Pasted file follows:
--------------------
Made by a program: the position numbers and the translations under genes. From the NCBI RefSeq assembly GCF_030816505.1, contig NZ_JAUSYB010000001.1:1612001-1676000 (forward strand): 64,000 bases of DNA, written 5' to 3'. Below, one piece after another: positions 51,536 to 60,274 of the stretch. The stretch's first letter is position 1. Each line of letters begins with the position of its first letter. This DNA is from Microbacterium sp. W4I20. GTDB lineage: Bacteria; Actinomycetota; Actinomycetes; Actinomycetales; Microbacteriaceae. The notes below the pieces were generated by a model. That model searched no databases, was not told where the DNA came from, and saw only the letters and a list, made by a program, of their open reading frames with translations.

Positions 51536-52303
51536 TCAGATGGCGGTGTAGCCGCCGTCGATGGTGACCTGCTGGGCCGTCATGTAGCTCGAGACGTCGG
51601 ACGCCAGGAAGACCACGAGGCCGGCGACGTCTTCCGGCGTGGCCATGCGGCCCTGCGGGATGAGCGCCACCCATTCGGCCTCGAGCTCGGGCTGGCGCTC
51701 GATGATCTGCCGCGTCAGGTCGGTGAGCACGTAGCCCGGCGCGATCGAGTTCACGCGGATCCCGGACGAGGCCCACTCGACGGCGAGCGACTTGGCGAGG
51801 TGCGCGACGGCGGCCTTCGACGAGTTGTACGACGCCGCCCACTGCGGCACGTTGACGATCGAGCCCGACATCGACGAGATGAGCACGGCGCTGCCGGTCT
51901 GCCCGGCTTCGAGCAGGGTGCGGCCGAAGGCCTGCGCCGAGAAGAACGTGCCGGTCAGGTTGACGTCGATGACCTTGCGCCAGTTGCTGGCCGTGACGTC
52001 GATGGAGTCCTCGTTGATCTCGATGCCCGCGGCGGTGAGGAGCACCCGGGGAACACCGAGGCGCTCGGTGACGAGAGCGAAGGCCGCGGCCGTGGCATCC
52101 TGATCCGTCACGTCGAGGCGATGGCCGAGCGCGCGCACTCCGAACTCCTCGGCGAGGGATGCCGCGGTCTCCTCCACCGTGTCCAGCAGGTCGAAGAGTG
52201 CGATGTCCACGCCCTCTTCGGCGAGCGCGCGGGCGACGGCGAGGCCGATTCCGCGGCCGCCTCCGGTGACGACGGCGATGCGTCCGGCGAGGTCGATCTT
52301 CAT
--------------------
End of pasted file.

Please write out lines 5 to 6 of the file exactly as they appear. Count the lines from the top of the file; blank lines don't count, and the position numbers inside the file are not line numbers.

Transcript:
51701 GATGATCTGCCGCGTCAGGTCGGTGAGCACGTAGCCCGGCGCGATCGAGTTCACGCGGATCCCGGACGAGGCCCACTCGACGGCGAGCGACTTGGCGAGG
51801 TGCGCGACGGCGGCCTTCGACGAGTTGTACGACGCCGCCCACTGCGGCACGTTGACGATCGAGCCCGACATCGACGAGATGAGCACGGCGCTGCCGGTCT